Sunday, September 5, 2010

Growth as a symptom and not a problem?

Growth is discussed again. The discussion is complicated by that people mean different thing with “growth”. First we can mean growth of the physical resources we have at hand. This is simply not possible, but of course, when we expand, colonize, into places we were not before, to the moon, deeper and deeper in the earth crust or into the sea, deeper inside the molecules, we obviously do expand the possible things we can use for economic activity. Another thing is that we can expand, or reduce, the value of such physical resources. And indeed we do. Things that were valuable, e.g. flint, becomes redundant because of the discovery of iron, and things that were abundant and therefore with no value gradually become scare and therefore valuable, today even sand for construction is a desirable commodity and water is increasingly getting more and more expensive. The beauty, from the perspective of growth, is that the more we deplete a resource the more valuable it becomes, until it collapses as an interesting resource. So in that sense, resource depletion will actually increase the value of the stock and not deplete it. The last decades have also created new growth sectors, the cleaning up sector, where the massive flow of capital to green house gas mitigation is a good example, but there are so many more. The ultimate growth prospect is in the idea of selling that you will not use a resource, to preserve it. And of course, we could create unlimited growth of doing nothing. What will you pay me for not colonizing Mars or what will you pay me for going back to the hunter and gatherer society, personally negating last millennia of environmental destruction. That kind of growth have no limits for sure. Sometimes it is discussed that “fixing” the problem with green house gases will “cost” so and so many per cent of the GDP, but the reality is that it will increase the GDP. The final, and in the long run interesting discussion, about growth is if it will increase our well-being.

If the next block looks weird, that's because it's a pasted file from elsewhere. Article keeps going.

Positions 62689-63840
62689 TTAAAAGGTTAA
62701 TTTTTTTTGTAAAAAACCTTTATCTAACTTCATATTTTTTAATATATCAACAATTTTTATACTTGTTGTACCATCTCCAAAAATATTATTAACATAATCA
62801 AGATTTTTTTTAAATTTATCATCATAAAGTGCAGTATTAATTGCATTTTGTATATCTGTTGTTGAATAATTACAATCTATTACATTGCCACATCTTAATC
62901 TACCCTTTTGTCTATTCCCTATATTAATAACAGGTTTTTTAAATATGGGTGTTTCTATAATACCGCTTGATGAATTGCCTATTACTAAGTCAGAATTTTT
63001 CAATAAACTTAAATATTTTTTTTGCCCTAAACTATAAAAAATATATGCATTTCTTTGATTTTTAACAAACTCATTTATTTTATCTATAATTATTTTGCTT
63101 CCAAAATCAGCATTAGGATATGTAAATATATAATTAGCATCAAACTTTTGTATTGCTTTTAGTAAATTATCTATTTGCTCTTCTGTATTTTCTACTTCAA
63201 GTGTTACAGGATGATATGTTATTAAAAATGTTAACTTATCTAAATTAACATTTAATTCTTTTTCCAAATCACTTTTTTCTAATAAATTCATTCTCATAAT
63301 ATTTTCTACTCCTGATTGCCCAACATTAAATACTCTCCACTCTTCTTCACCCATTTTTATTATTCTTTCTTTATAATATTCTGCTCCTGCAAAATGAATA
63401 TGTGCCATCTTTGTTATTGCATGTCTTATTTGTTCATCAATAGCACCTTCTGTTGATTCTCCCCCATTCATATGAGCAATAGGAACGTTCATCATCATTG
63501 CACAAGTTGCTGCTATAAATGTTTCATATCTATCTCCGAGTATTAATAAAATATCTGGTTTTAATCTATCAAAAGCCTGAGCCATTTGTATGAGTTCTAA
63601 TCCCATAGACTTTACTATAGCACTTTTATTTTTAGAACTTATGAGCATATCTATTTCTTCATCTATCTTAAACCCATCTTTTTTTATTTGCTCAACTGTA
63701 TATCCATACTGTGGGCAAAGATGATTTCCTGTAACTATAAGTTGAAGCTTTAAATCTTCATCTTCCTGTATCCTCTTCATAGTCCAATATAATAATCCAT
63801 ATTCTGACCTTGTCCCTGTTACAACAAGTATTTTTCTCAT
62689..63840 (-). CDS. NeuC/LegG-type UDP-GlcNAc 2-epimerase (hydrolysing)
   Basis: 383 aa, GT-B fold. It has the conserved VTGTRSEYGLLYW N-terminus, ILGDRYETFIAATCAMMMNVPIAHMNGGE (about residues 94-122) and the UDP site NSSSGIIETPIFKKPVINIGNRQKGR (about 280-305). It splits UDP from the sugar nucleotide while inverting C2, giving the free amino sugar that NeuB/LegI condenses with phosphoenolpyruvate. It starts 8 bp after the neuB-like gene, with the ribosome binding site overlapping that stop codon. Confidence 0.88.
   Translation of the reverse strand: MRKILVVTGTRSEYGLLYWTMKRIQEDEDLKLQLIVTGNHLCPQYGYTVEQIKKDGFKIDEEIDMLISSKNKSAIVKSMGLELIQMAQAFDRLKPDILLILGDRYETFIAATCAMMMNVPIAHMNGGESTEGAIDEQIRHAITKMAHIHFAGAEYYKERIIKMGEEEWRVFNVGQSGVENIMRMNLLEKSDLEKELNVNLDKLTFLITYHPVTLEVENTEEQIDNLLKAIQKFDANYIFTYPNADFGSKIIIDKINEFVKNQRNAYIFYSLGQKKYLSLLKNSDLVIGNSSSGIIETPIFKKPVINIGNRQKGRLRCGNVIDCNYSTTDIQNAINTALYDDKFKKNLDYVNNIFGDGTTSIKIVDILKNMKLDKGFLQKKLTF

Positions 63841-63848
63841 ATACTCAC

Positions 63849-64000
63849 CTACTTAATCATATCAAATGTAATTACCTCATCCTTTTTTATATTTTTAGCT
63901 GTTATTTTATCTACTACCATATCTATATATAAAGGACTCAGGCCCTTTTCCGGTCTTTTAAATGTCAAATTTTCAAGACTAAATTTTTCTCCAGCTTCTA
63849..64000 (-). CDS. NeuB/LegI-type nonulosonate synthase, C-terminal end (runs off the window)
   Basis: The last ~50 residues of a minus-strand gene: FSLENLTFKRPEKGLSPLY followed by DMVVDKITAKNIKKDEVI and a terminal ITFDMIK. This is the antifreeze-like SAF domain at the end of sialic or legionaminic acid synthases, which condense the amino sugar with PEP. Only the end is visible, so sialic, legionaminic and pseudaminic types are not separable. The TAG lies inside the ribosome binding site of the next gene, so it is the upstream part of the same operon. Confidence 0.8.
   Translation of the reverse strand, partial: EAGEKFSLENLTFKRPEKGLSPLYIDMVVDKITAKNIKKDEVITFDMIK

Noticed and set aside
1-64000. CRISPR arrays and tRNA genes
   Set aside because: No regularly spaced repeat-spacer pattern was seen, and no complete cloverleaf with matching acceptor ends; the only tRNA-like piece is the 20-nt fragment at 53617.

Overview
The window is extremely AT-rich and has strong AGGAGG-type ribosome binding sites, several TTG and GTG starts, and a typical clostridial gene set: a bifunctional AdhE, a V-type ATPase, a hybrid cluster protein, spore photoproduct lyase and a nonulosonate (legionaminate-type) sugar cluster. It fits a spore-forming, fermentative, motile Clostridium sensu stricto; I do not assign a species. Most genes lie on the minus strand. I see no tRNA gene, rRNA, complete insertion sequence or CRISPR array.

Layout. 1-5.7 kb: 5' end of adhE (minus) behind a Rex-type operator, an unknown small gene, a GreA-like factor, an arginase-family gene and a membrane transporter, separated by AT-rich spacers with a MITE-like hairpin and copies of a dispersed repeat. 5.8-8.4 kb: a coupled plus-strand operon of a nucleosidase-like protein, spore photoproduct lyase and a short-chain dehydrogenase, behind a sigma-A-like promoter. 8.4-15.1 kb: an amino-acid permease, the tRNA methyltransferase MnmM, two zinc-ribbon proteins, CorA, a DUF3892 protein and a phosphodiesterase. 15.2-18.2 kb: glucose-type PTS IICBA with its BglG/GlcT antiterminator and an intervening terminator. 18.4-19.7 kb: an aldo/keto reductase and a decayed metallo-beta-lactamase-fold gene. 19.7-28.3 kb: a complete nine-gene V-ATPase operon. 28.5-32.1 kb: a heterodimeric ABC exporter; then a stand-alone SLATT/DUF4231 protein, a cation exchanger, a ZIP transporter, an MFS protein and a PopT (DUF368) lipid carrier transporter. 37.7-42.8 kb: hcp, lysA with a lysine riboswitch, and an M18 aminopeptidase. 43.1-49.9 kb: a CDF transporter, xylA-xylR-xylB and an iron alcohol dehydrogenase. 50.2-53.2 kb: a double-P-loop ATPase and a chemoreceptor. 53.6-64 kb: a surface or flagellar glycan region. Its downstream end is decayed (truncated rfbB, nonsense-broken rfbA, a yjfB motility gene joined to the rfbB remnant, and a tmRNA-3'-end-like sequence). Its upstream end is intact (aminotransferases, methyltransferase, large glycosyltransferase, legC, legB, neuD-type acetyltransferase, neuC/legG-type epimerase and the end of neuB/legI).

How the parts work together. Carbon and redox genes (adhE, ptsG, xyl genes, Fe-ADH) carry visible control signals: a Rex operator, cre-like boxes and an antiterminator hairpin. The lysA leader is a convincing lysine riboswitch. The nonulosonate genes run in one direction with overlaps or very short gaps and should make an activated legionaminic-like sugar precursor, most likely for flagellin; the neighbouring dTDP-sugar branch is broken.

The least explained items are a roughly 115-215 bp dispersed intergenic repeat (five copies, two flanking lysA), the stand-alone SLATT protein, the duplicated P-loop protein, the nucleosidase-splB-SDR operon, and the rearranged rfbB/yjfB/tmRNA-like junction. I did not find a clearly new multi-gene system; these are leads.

There is a paradox that those who are the most positive to the capitalist society and modern technology don't seem to believe in it. Wasn't it the whole idea that we could work a bit less and that industry, technology and energy should relieve us from the toil of work, give us more leisure, more time to enjoy culture or whatever we want to do? How come that those who want that are against a society without growth, a society where people work less and not more? In a similar way, those politician that are skeptical over the growth paradigm are lured into it and speak about “green growth” and “green economy”, which shows how strong the growth paradigm still is.

Perhaps the interesting thing is not to discuss growth or zero-growth but to free our minds from at all use economic growth as a good indicator of development of any kind, whether it is good or bad. Growth is, in this perspective not the problem and certainly not the solution, but just a symptom of other things.